Know that it is OK if bonding isn't instantaneous, for you or your child. From infant through teenager adoption, bonding is a process. There will come a moment, though, when that love will wash over you like a tidal wave. It's worth it.
You might have days you feel wholly unqualified and unworthy of raising this child. Days when you feel like a failure and wonder how an agency every deemed you worthy of handling your child's unique needs. You've got this, though. They need you — don't give up on them.
Listen to adult adoptees. The adoption literature market is flooded by material produced by adoptive parents, counselors, and social workers. The most underrepresented voice in the adoption community is that of adults who were adopted. Seek out these voices, because they have walked in your child’s shoes and have so much to teach you. Listen to the hard stuff they share — even if it makes you uncomfortable.
The Adopted Life project, founded by adult adoptee Angela Tucker, features videos and stories from many adult adoptees. In Their Own Voices by Rhonda Roorda is another close look at the underrepresented voice of the adoptee that parents should read. Take advantage of local trainings or adoption events where adoptees will speak, and take copious notes. They are experts on what your child is walking through.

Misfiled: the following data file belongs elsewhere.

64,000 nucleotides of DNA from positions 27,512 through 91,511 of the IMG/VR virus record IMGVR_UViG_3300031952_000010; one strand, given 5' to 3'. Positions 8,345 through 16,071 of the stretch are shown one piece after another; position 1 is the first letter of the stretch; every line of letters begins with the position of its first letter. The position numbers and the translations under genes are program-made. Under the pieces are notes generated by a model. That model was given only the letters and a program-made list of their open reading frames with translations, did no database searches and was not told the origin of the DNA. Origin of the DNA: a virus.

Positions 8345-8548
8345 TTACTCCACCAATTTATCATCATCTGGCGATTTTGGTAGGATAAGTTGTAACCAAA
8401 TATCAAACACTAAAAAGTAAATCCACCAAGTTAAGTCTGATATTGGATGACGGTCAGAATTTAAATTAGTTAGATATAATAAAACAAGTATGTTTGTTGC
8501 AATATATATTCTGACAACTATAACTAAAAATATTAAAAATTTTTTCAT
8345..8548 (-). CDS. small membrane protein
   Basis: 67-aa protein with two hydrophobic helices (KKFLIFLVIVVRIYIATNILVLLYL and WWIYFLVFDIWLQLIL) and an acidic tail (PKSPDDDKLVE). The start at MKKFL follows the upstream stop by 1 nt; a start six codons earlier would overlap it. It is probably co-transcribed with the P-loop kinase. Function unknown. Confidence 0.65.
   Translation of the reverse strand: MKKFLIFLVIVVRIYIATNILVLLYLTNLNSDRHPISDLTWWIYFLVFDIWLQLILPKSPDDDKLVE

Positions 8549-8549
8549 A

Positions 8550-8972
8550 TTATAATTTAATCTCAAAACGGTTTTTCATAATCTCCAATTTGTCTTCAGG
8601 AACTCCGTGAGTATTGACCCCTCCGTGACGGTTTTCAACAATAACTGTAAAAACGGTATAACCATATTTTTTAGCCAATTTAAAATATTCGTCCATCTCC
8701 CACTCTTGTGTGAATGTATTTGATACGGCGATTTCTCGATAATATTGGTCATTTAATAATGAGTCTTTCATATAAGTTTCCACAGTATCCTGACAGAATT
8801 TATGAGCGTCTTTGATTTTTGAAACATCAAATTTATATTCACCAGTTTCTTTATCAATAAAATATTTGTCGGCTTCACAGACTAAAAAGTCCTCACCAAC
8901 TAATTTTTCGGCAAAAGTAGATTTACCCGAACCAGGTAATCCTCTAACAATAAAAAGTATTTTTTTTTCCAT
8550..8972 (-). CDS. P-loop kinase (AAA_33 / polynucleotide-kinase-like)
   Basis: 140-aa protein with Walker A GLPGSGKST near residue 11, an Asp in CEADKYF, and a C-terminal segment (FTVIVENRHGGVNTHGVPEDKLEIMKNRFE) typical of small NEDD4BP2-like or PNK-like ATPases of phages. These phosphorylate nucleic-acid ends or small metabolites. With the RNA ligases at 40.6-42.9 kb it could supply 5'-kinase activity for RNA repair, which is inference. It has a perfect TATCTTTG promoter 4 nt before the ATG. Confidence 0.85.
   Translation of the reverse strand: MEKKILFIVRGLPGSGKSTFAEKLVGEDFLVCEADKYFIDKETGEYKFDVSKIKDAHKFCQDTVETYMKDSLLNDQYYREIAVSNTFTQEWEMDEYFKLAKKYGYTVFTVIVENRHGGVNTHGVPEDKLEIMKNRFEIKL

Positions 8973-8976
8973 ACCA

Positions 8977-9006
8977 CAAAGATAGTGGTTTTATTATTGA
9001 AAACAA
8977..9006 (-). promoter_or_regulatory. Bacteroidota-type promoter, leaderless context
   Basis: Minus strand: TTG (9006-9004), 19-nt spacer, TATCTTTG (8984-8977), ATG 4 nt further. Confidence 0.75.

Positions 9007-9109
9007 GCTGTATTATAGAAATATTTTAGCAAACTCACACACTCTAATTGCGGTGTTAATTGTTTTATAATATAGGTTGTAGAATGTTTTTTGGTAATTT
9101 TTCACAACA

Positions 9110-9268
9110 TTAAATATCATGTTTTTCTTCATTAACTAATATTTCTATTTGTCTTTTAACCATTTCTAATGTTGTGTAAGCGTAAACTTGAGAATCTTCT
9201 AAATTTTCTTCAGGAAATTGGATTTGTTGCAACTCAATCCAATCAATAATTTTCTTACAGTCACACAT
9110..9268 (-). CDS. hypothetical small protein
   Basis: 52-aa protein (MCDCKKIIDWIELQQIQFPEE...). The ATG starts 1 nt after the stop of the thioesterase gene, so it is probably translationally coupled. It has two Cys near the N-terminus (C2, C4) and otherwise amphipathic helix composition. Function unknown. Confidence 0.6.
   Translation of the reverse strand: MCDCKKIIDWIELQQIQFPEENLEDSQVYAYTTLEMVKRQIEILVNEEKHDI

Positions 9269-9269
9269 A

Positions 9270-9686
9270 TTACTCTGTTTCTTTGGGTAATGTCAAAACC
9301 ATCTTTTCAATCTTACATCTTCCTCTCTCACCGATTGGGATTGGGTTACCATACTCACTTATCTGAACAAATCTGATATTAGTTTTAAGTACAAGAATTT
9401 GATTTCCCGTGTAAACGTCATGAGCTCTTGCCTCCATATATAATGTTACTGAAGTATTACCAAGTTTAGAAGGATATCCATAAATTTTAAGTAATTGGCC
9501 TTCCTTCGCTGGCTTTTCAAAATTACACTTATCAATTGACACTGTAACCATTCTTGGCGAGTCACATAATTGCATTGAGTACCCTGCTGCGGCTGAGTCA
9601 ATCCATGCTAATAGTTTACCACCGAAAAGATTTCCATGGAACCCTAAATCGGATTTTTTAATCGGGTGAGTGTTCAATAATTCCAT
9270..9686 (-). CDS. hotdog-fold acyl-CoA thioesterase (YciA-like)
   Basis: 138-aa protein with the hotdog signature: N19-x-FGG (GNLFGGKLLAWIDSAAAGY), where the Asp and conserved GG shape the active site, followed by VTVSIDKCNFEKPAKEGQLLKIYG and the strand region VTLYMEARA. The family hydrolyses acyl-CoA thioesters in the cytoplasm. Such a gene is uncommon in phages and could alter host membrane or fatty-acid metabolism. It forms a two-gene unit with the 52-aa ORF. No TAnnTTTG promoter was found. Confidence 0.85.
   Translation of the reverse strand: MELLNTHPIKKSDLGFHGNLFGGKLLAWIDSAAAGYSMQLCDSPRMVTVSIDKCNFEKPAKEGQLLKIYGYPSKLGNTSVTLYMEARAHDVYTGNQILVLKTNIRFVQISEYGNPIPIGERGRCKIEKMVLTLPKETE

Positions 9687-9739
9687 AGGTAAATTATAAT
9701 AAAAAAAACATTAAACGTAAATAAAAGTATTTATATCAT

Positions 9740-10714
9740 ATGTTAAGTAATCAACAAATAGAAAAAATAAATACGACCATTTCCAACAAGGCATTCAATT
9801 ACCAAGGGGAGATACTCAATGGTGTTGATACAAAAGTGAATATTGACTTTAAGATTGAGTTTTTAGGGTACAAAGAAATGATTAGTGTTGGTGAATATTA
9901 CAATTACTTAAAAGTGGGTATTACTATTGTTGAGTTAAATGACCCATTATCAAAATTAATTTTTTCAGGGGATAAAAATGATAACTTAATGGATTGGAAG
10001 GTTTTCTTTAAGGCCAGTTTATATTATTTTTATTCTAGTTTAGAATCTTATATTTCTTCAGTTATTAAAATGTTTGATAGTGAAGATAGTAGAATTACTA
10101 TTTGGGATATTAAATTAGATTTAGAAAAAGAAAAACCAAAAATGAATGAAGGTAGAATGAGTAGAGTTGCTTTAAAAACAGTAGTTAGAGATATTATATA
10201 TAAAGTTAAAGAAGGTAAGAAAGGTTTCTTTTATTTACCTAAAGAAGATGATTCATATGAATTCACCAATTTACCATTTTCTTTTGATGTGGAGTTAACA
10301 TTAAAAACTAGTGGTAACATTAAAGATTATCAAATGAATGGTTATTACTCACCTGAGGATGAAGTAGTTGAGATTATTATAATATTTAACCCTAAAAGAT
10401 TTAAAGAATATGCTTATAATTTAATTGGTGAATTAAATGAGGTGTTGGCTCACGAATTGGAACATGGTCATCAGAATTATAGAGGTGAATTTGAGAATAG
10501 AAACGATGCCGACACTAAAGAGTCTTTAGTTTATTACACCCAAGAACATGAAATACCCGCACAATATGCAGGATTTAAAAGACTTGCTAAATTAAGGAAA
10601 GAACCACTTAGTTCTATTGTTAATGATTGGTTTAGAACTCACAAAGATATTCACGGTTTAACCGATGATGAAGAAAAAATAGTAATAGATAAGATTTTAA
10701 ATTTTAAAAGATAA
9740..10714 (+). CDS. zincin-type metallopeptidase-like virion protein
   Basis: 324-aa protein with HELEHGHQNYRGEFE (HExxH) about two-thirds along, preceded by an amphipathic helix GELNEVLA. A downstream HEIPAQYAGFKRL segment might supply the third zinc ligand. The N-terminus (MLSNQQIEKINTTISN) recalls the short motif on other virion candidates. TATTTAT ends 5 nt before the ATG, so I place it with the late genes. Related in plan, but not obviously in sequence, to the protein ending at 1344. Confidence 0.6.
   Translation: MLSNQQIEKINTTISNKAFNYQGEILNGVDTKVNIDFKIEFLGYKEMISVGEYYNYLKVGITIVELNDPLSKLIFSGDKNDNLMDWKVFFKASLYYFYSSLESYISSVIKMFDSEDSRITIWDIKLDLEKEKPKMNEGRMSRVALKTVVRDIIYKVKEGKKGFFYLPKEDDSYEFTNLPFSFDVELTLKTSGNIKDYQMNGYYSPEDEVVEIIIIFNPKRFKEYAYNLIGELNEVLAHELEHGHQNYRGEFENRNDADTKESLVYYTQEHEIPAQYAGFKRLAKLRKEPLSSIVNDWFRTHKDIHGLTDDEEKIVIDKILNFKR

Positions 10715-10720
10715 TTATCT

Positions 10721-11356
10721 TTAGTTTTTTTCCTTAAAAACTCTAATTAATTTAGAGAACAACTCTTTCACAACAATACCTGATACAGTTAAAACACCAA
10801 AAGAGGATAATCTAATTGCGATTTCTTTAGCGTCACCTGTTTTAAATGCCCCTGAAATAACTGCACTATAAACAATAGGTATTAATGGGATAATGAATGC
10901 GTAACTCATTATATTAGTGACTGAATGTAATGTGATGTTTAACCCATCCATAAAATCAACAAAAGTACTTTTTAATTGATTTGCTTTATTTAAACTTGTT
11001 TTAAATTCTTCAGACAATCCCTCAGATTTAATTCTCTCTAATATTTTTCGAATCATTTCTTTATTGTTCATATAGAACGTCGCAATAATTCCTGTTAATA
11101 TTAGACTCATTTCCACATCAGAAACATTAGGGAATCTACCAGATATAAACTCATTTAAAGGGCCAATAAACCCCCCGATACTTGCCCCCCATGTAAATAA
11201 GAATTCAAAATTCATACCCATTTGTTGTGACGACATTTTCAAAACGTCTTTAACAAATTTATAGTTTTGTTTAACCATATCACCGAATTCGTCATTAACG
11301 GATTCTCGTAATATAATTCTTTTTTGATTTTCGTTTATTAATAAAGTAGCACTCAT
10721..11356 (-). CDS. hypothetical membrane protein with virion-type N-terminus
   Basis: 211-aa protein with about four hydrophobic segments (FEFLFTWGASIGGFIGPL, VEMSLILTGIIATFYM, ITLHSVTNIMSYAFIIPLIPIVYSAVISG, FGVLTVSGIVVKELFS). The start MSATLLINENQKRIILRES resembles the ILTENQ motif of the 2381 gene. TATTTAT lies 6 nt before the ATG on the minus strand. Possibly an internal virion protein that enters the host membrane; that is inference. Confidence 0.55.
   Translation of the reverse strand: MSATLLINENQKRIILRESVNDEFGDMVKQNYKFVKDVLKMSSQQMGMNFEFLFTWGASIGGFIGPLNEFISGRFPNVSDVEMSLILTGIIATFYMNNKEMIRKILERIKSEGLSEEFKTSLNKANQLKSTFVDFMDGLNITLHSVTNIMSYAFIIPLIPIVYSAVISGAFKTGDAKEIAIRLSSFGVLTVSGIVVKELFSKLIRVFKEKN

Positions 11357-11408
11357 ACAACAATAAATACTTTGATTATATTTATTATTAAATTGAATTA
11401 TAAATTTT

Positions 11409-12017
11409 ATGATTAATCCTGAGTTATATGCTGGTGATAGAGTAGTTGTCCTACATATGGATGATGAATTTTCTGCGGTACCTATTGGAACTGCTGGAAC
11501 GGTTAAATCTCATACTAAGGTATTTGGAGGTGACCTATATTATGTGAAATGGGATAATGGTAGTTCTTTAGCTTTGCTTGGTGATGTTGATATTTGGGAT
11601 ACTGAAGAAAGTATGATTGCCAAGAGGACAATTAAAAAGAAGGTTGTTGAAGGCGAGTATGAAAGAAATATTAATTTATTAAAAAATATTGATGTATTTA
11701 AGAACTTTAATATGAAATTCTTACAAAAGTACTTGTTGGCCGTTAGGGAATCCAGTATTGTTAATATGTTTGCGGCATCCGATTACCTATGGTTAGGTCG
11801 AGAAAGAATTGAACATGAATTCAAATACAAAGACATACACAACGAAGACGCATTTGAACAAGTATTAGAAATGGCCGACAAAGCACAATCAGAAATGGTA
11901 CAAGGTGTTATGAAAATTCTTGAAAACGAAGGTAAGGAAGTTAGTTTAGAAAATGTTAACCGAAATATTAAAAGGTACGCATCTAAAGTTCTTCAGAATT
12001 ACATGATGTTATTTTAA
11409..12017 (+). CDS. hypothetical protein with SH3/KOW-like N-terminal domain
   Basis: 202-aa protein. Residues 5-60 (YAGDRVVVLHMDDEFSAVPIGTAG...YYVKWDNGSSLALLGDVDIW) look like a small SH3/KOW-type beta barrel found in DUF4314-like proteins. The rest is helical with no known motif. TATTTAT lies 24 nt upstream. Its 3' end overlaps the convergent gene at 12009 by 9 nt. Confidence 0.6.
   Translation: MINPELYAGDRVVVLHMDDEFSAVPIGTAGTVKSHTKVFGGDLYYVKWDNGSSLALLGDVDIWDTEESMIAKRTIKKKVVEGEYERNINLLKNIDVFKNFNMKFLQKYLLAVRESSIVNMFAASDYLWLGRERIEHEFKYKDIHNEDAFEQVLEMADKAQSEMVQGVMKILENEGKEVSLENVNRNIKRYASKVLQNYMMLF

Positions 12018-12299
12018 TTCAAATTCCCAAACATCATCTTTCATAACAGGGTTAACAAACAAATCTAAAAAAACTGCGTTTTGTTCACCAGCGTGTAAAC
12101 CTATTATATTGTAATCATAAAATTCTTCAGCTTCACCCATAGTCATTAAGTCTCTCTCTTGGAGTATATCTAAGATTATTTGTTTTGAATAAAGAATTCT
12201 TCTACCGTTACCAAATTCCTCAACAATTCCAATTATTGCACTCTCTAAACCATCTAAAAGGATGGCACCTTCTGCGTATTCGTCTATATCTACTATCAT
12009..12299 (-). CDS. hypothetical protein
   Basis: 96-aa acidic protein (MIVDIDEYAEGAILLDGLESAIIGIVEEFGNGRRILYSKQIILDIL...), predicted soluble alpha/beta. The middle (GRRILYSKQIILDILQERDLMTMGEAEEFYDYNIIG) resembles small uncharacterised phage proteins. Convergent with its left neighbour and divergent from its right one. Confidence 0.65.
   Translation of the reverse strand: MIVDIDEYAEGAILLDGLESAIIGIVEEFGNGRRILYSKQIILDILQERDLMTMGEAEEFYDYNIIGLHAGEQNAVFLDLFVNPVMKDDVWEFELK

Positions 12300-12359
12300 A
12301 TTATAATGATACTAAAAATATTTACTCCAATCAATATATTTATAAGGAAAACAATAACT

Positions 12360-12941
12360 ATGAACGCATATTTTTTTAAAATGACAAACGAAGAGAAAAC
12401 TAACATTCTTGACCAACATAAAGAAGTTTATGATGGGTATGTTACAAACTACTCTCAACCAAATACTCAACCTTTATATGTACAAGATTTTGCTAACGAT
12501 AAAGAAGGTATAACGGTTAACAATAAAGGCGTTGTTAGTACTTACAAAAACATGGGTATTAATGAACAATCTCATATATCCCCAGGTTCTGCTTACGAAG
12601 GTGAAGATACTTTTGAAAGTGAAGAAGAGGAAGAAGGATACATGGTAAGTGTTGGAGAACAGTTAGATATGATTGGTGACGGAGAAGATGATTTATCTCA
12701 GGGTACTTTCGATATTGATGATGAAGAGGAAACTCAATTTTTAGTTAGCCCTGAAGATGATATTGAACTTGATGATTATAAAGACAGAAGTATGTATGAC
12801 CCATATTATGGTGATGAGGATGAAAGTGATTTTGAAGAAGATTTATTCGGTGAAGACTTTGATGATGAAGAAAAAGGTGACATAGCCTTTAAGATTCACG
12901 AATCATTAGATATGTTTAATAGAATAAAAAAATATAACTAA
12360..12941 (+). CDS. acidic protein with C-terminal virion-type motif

Value your child’s birth family. Your child’s story may include difficult details about their birth family and the circumstances that led to their adoption. Maybe they were placed voluntarily for adoption, or maybe they were removed against their parents’ wishes. It can be tempting to disparage their birth family, particularly if harm came to your child. Remember that the birth family is still a part of your child, and they are likely to go through a range of emotions about these sacred connections throughout their life. Listen to your child and validate their feelings, but keep your strong opinions to yourself.
We don’t always have a full grasp of the poverty, lack of resources, addiction, mental health issues, or myriad of other issues that can lead to adoption and our judgement can be harmful to our child. James Gritter helps parents explore a new framework for understanding birth parents in Lifegivers: Framing The Birthparent Experience In Open Adoption.
Remember that the birth family is still a part of your child, and they are likely to go through a range of emotions about these sacred connections throughout their life.